The Fault in our Stars Book review


Welcome my friends to this book review. As I mentioned in my Reading entry, I bought a book just 1 week ago, and it took me a week to read it. Cover to cover. It’s also the only teen novel i’ve read, one of the few non Dahl fiction books that I have read (along with Private Peaceful and I, Partridge). So I suppose I should get into the review, and tell you why you may want to look at it. Please be warned though, this review does contain spoilers, and if you want to or are in the middle of reading this book, please be warned that I will give away key plot points.

The story revolves around Hazel Grace, a 16 year old girl who has Stage 4 Thyroid cancer, but continues to live due to an experimental drug called Phalanxifor (this drug isn’t real BTW). The main plot driving the story is her relationship with Augustus Waters, a slightly older boy with Osteosarcoma, which is supposedly in remission. The book goes through their relationship with each other, other people, and dealing with pain, suffering, upset, heartbreak and death.

In short, this book is very good, with interesting ideas on life, death, and dealing with such a horrible illness, I enjoy Hazel and Gus’ attitude to their respective illnesses, side effects of life and death included. The main plot is pretty standard, it’s your basic love story really, they meet, befriend each other, find out things about each other, have a romantic trip to Amsterdam, and everything goes downhill from that point on, but perks up at the very end after Augustus’ tragic death at his returning cancer, which had already taken his leg from him, and has come back to take the rest of him away.

The characters are the strongest point of this story, Augustus in particular is interesting, he has thoughts on life and death which would give me a run for my money, he is the one who ultimately dies from his illness near the end of the book, and to see his downfall from wisecracking, sidefaced grin, to the shadow of his former self upsets me as much as it did Hazel. John Green, the Writer and You Tuber who wrote this book, did his best to make us fall in love with the character, so when he does eventually die, we feel as heartbroken as Hazel.

My other favourite character is Isaac, Gus’ best friend, who lost his girlfriend due to cancer, but not in the way you’re thinking. Due to a rare cancer, he had his eye removed when a young boy, and had to have his other one removed, which caused his girlfriend to leave him, unable to deal with her disabled ex-boyfriend. I feel sympathy for him, losing two people close to him, which made me feel really bad for him. If Mr Green was to write another book, I’d love to hear a version of events from Isaac, more about his backstory, and his interactions with Gus, as well as other people. When he eggs his ex-girlfriend’s car, im glad he is able to take out his anger at her for abandoning him.

As for the others: Hazel I don’t like at first, but she eventually warms on me, im glad to see she doesn’t stay depressed for long, and ultimately comes to terms with her loss, I feel it fits the character well, she has cancer, and she knows that her time could be limited, and she knows her friends, with cancer, could die as well as her, she won’t stay in the dark hole of depression forever, though she will miss her boyfriend. Peter Van Houten, the writer of An Imperial Affliction, a book about another cancer ridden girl, is interesting. He lost his daughter to cancer, and wrote the book to create the girl he thought his daughter would be, and uses Alcohol to lessen his pain, when Augustus and Hazel meet him, he is taken aback by Hazel, and ultimately greets them with a nasty reception, looks as if his assistant’s plan to end his alcoholism and end his reclusiveness failed. Not quite, he does go to Americas for Augustus’ funeral, which shocked me, but he speaks to Hazel, who eventually gets him to quit his alcoholism. If he actually does it, that’s another thing. As for both sets of parents, it’s a good contrast of one family who have a child with cancer, and another who have a child who had cancer, but is healthy. I have nothing to really to say about the other characters in the book, they’re not noteworthy to me. Though Charlie annoyed me, greatly.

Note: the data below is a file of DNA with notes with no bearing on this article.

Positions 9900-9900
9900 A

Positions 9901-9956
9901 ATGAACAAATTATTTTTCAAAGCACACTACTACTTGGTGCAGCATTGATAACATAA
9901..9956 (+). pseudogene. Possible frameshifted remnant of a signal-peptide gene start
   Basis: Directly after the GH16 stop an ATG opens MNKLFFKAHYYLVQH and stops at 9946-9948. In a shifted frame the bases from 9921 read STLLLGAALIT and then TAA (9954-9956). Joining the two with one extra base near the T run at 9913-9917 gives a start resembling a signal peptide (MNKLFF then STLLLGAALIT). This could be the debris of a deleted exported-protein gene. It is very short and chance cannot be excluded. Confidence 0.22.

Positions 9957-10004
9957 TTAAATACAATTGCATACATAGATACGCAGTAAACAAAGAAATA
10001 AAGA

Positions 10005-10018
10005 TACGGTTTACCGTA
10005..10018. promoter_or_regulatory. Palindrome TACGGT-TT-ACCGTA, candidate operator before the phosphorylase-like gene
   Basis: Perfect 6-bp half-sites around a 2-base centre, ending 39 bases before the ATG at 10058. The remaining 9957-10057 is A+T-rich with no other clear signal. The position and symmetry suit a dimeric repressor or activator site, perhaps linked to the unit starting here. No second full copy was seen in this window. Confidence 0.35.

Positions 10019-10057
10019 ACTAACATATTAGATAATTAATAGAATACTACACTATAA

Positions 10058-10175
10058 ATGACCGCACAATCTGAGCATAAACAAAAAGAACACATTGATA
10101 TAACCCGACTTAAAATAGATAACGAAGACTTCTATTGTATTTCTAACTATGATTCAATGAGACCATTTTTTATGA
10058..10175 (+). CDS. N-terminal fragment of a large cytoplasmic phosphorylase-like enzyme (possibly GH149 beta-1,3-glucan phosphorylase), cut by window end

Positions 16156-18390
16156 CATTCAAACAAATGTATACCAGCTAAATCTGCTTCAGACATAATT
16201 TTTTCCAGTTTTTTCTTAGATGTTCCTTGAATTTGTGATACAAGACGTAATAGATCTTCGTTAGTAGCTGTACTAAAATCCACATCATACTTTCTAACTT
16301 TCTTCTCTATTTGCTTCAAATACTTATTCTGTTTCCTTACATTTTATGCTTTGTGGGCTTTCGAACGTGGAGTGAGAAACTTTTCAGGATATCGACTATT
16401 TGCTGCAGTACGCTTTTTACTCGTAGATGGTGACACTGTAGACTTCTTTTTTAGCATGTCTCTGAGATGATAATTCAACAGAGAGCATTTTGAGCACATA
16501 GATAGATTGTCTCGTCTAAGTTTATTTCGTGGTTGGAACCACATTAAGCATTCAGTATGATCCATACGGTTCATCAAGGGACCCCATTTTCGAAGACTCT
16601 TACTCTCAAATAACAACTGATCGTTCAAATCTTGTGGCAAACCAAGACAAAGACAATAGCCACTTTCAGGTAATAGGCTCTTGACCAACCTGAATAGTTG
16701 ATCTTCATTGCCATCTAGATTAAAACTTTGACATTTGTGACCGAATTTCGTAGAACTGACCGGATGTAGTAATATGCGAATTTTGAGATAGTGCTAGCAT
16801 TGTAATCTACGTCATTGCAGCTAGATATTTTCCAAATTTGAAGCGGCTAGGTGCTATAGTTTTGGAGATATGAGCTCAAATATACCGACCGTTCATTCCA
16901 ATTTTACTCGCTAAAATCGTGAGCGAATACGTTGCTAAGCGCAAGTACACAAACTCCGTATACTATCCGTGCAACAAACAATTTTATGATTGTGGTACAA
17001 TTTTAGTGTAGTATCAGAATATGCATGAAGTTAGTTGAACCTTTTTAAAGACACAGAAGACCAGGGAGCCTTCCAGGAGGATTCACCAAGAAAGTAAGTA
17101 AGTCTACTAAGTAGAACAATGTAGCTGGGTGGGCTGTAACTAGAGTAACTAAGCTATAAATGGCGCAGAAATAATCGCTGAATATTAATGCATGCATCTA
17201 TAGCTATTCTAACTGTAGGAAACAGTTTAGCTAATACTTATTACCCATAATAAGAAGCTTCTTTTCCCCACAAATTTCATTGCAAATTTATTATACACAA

So, are there any negatives? Thinking about it, my only problem with the book was that I would have liked to have seen more Isaac in the story, to be fair he is only a supporting character, but I feel a lot more could have been done with him and Hazel, after Gus’s death. I’m not shipping them, as that would be a stupid move. I feel there’s more of a story to Isaac that could be explored in maybe another book (or fan fiction, there will be fan fiction) a sequel/prequel thing. Also, Hazel comes across as unlikeable to me on the first few pages, but I did eventually warm to her as the book progressed.

Overall, this 313 page, 25 chapter long story is worth a look, for someone who dislikes fiction, I got thought it, and enjoyed it. I probably enjoyed it more than I thought, I admired the realism to it, while it was still a series fictionalised events, it was close enough to real life that I enjoyed it more than I would other fictional books. I enjoyed it, and would advise you to read it if you haven’t read it already (assuming you haven’t and decided to read my review anyway, knowing that I would be spoiling main plot elements). Give her a read.

Big shout outs to John Green who wrote it, I will be reading s’more of your books once I have saved my money, and also to the Nerdfighters, a great community who are against ‘World suck’, they are a creative bunch, check ’em out!

About the author


Since 2012, Benjamin Attwood has written for the If you Ask Ben blog.

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